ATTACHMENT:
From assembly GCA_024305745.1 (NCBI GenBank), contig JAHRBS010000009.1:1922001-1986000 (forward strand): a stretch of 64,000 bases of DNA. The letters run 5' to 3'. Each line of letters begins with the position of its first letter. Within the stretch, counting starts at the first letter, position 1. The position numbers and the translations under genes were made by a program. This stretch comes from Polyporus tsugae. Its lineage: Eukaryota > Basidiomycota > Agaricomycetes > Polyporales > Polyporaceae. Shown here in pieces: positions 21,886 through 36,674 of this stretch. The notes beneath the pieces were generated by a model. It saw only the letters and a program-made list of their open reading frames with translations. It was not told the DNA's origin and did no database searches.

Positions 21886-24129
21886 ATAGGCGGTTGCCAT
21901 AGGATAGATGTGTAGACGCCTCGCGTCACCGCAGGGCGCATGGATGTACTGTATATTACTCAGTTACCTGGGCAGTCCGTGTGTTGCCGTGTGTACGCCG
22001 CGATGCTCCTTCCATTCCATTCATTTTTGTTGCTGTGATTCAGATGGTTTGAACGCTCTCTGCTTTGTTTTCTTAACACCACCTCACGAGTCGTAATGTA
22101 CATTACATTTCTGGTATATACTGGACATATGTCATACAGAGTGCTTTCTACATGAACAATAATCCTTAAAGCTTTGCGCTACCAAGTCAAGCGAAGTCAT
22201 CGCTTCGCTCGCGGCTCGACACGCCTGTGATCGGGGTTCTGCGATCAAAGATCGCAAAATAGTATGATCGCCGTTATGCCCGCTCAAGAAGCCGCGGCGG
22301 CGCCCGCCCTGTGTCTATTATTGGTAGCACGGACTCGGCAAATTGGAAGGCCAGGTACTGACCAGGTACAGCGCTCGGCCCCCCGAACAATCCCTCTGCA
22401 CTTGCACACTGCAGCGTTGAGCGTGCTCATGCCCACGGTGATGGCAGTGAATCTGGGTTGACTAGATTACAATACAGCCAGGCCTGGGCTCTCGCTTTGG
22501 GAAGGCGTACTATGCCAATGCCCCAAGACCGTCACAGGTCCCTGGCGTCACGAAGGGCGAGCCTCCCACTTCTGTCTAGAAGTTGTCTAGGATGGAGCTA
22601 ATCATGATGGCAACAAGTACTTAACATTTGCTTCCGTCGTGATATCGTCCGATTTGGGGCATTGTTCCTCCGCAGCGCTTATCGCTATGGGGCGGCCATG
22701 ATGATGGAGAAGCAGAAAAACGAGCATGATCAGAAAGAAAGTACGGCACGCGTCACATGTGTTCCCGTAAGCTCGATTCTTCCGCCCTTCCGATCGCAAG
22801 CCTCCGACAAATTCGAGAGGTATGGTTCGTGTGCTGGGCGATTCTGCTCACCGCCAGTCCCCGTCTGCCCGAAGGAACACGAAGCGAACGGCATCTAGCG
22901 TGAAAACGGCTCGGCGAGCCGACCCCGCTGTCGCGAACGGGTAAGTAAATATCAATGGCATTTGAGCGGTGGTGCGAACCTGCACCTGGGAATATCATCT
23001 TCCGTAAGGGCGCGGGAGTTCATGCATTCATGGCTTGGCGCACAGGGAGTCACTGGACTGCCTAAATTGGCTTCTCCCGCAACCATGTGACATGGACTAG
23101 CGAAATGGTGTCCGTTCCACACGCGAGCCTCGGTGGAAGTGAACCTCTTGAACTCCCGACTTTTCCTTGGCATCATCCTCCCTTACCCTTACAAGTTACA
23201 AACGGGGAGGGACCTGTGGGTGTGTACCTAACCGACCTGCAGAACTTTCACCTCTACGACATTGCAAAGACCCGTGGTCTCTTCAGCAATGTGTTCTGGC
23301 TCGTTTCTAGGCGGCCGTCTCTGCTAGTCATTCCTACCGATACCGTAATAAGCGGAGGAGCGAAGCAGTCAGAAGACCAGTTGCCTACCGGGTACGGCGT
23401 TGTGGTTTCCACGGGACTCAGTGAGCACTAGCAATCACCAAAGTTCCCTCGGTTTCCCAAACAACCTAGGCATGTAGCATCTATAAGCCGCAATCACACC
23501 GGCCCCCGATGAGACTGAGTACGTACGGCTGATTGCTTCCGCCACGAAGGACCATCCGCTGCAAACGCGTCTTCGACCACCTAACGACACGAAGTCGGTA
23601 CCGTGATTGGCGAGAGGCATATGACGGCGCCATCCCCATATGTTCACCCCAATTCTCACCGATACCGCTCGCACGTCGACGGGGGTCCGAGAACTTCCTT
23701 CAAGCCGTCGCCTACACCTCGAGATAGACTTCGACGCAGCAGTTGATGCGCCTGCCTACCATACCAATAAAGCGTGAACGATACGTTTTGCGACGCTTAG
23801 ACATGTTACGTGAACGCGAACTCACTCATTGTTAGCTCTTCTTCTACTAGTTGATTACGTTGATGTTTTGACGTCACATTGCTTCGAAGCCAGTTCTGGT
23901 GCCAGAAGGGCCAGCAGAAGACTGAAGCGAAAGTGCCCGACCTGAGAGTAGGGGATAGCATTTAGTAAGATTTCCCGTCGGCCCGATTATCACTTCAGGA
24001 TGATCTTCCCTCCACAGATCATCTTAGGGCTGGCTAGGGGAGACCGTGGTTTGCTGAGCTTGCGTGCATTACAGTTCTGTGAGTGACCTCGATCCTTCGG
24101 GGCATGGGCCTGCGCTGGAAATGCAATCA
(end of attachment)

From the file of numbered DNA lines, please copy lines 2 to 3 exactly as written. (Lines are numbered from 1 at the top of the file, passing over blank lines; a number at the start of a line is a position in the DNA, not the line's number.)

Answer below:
Positions 21886-24129
21886 ATAGGCGGTTGCCAT